There are a number of exciting activities and initiatives that HHS will be launching during Bullying Prevention Awareness Month.
Bullying remains a widespread problem with nearly 30 percent of adolescents in the U.S. reporting some experience with bullying, whether as the victim, the bully or both.
An infographic developed by the Health Resources and Services Administration (HRSA) highlights important facts and information about bullying prevention.
We know that there are a number of emotional effects that can result from bullying such as depression and anxiety. There are also physical effects as well, like headaches and stomachaches, and sleep problems. In a special supplement of the Journal of Adolescent Health supported by the Centers for Disease Control and Prevention (CDC) in collaboration with the Substance Abuse and Mental Health Services Administration (SAMHSA) we see how researchers continue to investigate the complex relationship between bullying and suicide.
But help is available. There are a number of exciting activities and initiatives that HHS will be launching during Bullying Prevention Awareness Month.
•Media Guidelines for Bullying Prevention. Media coverage of social issues can have a widespread impact on how communities understand and address problems. This guidance offers help to journalists, bloggers, and others to engage in responsible reporting on this important topic.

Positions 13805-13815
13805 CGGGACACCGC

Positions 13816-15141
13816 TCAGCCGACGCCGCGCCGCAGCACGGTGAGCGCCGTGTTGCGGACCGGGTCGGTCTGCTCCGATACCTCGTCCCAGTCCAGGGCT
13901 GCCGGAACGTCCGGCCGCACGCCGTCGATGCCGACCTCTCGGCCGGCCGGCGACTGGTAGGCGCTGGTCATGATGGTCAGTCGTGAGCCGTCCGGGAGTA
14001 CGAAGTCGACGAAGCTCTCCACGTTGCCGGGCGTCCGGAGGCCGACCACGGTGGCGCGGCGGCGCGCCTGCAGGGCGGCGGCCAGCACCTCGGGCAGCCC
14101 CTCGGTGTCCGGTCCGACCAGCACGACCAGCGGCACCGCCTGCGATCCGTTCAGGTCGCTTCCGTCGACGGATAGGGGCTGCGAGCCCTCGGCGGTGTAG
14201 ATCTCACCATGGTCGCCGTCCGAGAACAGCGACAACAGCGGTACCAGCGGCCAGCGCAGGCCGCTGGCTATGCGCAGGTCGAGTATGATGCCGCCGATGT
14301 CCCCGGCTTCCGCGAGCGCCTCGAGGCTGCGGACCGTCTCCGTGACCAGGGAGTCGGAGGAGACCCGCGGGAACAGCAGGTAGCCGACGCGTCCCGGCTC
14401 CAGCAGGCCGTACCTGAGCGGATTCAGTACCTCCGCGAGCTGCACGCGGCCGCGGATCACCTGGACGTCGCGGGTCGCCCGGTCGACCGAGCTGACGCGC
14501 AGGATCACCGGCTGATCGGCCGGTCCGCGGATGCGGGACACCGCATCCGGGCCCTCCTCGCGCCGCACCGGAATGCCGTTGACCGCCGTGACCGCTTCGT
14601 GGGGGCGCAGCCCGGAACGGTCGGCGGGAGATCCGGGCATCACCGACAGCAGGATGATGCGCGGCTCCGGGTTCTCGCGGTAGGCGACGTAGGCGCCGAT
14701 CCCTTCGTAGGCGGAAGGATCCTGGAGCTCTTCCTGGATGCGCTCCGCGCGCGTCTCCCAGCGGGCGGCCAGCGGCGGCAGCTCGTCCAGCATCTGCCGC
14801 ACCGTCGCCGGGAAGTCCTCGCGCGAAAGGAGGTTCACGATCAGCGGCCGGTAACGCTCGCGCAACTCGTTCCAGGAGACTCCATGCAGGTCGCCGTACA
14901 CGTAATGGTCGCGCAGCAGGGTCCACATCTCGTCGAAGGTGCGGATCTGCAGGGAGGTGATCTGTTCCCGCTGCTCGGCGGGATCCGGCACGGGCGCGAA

•Conversation Starters Mobile App. Later this month, SAMHSA will release a mobile app for parents to help start conversations with their children about bullying. This app will be available for both Android and Apple platforms.
•Bullying Prevention Training Center. This revamped section of stopbullying.gov provides a one-stop-shop for training materials for educators and community leaders.
Successful bullying prevention can’t happen alone! Across the country, youth are encouraged to talk about bullying by organizing bullying prevention social and educational events through youth organizations in their communities.
•The Department of Education has issued guidance in the form of a Dear Colleague letter that provides an overview of school districts’ responsibilities under the Individuals with Disabilities Education Act to address bullying of students with disabilities.
With all of these resources available, it’s a great time to consider how you can help raise awareness about bullying and take action to stop it.